Reception: Sun Spell

Text on a black background: Sun Spell MFA Thesis February 13-March 16
February 17, 2024
5:00PM - 7:00PM
Urban Arts Space

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Add to Calendar 2024-02-17 17:00:00 2024-02-17 19:00:00 Reception: Sun Spell Join the artists at this reception, with light refreshments for all guests. Sun Spell is a group exhibition, showcasing the work of practicing contemporary artists who are completing their Master of Fine Arts degree in the Department of Art at The Ohio State University.  Participating Artists: Sara Hess, Hannah McCasland, Marcus Morris, Gabriella Moreno, Matthew Pevear, Jinblossom Kim Plati, Tracy Abbott Szatan, Natasha WoodsCarmen Winant, Professor, Thesis Research & Writing Seminar, 2023, has offered the following statement on the exhibition:  MFA thesis exhibitions are an outlier, unlike any other kind of show. Dare I say that they are my favorite kind of show? One physical space holds eight discrete projects—anchored here in themes ranging from solidarity, inheritance, liberation, dreams, deep time, close observation, girlhood, cultural entwinement, probing, physical guts—and yet, they speak to one another (across their practices, I note a search for mother-figures, an appreciation for the garden as form, a recurrence of the multiple, a commitment to freedom struggle). These artists have been in close association for the better part of three years, working in studios and classrooms side by side, engaged in an unending flow of conversation. Their work is different, but they have shared their skills in producing it: how to cast glass, how to shoot film, how to find literary heroes, how to dance into the night. In this way, is it any surprise that their practices bleed? No one becomes an artist in a vacuum. I have worked with this group closely and can report that they have conjugated one another in surprising and sometimes imperceptible ways.   The title of this show is drawn from a long-forgotten poem. Better that way, as it leaves space for mystery. In cruising this show, ask yourself: in what ways does artwork behave like a mirage? Subject us to glare? Make us sweat? Spellbind us? I write these words in the dead of winter, in a long spell of overcast grayness, thinking about how these artists—together and apart—have brought in an immense warmth.   Urban Arts Space Urban Arts Space uas@osu.edu America/New_York public
Join the artists at this reception, with light refreshments for all guests. Sun Spell is a group exhibition, showcasing the work of practicing contemporary artists who are completing their Master of Fine Arts degree in the Department of Art at The Ohio State University.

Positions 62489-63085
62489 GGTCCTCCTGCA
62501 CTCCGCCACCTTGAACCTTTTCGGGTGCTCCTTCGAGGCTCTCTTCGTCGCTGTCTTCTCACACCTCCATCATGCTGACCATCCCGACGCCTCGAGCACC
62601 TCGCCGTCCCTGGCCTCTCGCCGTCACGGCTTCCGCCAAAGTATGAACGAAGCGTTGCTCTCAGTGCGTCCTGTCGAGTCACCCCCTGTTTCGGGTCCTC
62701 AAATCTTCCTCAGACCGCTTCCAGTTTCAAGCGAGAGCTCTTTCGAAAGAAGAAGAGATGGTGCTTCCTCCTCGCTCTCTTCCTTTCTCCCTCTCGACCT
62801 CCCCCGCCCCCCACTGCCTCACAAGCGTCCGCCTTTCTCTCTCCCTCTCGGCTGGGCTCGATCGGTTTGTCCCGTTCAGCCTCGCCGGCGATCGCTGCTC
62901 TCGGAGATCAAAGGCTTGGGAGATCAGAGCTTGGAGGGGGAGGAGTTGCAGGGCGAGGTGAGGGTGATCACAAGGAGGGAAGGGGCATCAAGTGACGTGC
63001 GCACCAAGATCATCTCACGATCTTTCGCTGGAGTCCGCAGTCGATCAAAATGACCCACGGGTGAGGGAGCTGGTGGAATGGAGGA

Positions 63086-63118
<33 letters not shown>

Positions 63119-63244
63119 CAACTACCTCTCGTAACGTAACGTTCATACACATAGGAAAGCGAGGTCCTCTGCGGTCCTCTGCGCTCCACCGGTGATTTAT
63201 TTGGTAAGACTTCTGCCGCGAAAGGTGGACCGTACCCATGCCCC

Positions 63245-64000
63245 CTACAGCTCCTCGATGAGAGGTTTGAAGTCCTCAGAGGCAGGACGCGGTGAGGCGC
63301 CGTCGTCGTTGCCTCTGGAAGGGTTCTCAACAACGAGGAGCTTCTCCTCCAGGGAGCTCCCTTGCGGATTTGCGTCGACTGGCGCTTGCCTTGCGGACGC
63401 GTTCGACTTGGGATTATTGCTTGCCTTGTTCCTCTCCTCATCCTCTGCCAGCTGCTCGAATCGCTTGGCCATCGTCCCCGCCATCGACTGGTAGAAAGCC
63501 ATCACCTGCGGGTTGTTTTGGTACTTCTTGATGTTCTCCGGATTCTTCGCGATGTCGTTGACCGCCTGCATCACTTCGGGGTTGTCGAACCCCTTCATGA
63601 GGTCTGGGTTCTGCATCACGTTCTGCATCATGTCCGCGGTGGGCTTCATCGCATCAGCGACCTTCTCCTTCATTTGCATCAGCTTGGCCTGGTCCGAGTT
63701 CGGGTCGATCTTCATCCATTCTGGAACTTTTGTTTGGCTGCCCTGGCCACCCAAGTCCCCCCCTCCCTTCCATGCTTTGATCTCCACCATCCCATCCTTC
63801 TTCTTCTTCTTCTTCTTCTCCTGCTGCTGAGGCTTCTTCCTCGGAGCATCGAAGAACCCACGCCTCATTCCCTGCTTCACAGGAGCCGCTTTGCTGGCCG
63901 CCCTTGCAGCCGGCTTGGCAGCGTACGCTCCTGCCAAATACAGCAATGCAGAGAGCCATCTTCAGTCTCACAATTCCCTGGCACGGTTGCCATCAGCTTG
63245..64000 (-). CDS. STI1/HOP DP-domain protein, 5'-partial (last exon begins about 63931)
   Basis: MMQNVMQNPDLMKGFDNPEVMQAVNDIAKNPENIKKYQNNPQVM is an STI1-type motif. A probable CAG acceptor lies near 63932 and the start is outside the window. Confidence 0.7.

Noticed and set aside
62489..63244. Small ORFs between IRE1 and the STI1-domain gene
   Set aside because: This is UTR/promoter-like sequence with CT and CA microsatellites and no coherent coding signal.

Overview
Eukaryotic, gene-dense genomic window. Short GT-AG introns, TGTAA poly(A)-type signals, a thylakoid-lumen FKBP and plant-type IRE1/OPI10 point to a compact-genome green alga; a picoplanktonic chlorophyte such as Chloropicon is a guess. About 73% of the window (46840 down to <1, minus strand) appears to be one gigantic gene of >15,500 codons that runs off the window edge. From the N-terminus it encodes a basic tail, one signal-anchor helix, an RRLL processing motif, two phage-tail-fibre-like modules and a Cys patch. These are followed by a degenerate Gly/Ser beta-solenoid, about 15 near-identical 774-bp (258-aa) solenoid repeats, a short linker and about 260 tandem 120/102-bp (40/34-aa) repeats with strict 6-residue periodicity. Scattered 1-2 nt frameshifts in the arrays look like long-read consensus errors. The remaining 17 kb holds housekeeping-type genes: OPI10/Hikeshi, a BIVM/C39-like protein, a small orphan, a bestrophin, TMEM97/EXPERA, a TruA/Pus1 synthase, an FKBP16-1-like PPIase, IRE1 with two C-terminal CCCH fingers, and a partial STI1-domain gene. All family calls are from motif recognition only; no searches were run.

Participating Artists: Sara Hess, Hannah McCasland, Marcus Morris, Gabriella Moreno, Matthew Pevear, Jinblossom Kim Plati, Tracy Abbott Szatan, Natasha Woods

Carmen Winant, Professor, Thesis Research & Writing Seminar, 2023, has offered the following statement on the exhibition: 
 
MFA thesis exhibitions are an outlier, unlike any other kind of show. Dare I say that they are my favorite kind of show? One physical space holds eight discrete projects—anchored here in themes ranging from solidarity, inheritance, liberation, dreams, deep time, close observation, girlhood, cultural entwinement, probing, physical guts—and yet, they speak to one another (across their practices, I note a search for mother-figures, an appreciation for the garden as form, a recurrence of the multiple, a commitment to freedom struggle). These artists have been in close association for the better part of three years, working in studios and classrooms side by side, engaged in an unending flow of conversation. Their work is different, but they have shared their skills in producing it: how to cast glass, how to shoot film, how to find literary heroes, how to dance into the night. In this way, is it any surprise that their practices bleed? No one becomes an artist in a vacuum. I have worked with this group closely and can report that they have conjugated one another in surprising and sometimes imperceptible ways.  
 
The title of this show is drawn from a long-forgotten poem. Better that way, as it leaves space for mystery. In cruising this show, ask yourself: in what ways does artwork behave like a mirage? Subject us to glare? Make us sweat? Spellbind us? I write these words in the dead of winter, in a long spell of overcast grayness, thinking about how these artists—together and apart—have brought in an immense warmth. 
 

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